Nowadays, it is a major challenge for public health that pre-malignant lesions of cervix are neither diagnosed, nor prevented and treated. Whenever in the screening stage, there appear abnormal cytology changes, the results must be confirmed using high-sensitivity tests. Colposcopy is an exact diagnostic procedure to closely examine the cervix, vagina, vulva and anus with a high magnification of the cervix.[6] The principal goal of colposcopy is the detection of pre-cancerous and cancerous lesions in their early stages, which have great potential for better treatment. This approach is used for further investigation of patients with suspicious pre-cancerous and cancerous lesions during routine cervical screening (abnormal cytology ± positive human papillomavirus [HPV] test), abnormal cervical appearance and abnormal vaginal bleeding (especially post-coital bleeding) and any sign suggestive of cervical cancer.[5] It is not economically cost-effective to do colposcopy unnecessarily. Moreover, it causes unnecessary stress in low-risk patients, and sometimes, it leads to additional intervention in young people which, in turn, has a negative effect on their future reproduction. Therefore, the patients' referral for colposcopy should be done with great care and hence that, on the one hand, suspicious cases can be detected precisely and on the other hand, the practice of unnecessary colposcopy can be avoided.[7]

Attempts have been made to study the screening with  Pap smear More Details or performing colposcopy in different countries. Nevertheless, the present study aims to investigate the reasons of referral for colposcopy performance and its subsequent results. In a sense, it attempts to determine to what the extent colposcopy is conducted based on scientific indications.


  Materials and Methods Top


The present registry-based cross-sectional study was conducted on all of the women who were referred to the Colposcopy Unit of Zanjan Ayatollah-Mousavi Hospital to undergo a colposcopy from 2012 to 2017.

The study is approved by the ethics committee of Mousavi Hospital with the code of A-11-230-8, and then the required data were collected from the registered medical records in the Pathology Department of the hospital.

Inclusion criteria were all medical records in the colposcopy unit during 2012–2017 belonging to patients referenced for a colposcopy for various reasons from different areas of Zanjan province. The exclusion criteria were incomplete medical records that did not have a phone number to follow-up and complete the information.

In this study, 189 records were found based on medical records from 2012 to 2017 by census method.

The required data, including age, gravidity, parity, menopause, the patient's complaint of vaginal discharge or vaginal bleeding, the result of previous Pap smear, the reason for colposcopy, observations during colposcopy procedure and the pathology report of a colposcopy were obtained from the patients' records and collected in a research-made checklist.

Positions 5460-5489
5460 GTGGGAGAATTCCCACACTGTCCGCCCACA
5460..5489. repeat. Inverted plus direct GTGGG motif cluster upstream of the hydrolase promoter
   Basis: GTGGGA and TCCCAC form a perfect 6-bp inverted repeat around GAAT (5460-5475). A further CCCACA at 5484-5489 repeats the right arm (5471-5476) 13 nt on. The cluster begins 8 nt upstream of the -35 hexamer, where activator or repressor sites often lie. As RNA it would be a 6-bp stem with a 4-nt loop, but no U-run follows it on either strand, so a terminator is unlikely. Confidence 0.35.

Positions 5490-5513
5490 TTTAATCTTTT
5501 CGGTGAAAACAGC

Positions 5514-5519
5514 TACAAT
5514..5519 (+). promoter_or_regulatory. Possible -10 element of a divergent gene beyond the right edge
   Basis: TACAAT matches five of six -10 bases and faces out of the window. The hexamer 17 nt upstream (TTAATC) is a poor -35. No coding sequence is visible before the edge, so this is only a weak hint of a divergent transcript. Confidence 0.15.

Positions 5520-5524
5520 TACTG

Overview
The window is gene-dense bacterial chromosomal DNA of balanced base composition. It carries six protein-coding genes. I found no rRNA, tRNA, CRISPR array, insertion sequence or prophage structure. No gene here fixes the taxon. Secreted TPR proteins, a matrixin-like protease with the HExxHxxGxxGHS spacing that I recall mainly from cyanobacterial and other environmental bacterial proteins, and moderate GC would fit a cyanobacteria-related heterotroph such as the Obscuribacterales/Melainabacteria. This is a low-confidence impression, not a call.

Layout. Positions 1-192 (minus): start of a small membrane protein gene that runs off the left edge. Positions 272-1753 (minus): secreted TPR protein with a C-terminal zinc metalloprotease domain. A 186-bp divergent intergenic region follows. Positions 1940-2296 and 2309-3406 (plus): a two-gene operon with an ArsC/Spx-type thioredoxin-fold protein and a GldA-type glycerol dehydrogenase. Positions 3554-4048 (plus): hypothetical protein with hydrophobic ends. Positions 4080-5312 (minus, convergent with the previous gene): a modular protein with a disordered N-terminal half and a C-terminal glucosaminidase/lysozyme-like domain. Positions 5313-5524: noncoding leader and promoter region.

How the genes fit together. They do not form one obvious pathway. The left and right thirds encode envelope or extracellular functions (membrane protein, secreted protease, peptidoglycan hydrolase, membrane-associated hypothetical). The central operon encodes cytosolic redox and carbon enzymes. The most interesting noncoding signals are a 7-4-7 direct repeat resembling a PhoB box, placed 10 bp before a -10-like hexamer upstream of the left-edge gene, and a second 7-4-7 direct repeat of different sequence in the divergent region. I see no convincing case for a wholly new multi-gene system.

The Bethesda System Terminology was used for classifying premalignant cervical lesions. Based on this classification, cervical lesions are divided into several categories as the following: atypical squamous cells of undetermined significance (ASCUS); atypical squamous cells cannot exclude high-grade squamous intraepithelial lesion (ASC-H); low-grade squamous intraepithelial lesion (LSIL); high-grade squamous intraepithelial lesion (HSIL). In this terminology, terms such as cervical intraepithelial neoplasia 1 (CIN1), CIN2 and also CIN3 are defined in the pathology specimen obtained from the cervical biopsy which reflects the depth of cervical involvement. In CIN1, the lesion is in bottom 1/3 of the cervix, in CIN2 2/3 of the cervix is affected and in CIN3, abnormal cells cover the full thickness of the surface layer of the cervix. The results of colposcopy included the following: Inflammation (acute cervicitis, chronic cervicitis and acute on chronic cervicitis), low-grade dysplasia (CIN 1 and koilocytosis) and high-grade dysplasia (CIN 2 and CIN 3). Regarding experiencing pregnancy, the participants were divided into five groups: nulliparous (no pregnancies), gravid 1 (one pregnancy), gravid 2 (two pregnancies), gravid 3 (three pregnancies) and gravid 4 and more (four pregnancies or more). According to varieties of delivery, the participants were recorded into three groups, including those who had a vaginal delivery and those who had caesarean sections and individuals who had experienced both methods. According to the patient's age, the participants were put in one of the three age groups: under 40 years of age, 40–50 years of age and over 50 years of age. Data were analysed through descriptive statistics, including frequency and percentage through the SPSS (version 23) (SPSS Inc., Illinois, USA). A value of P < 0.05 was considered as statistically significant.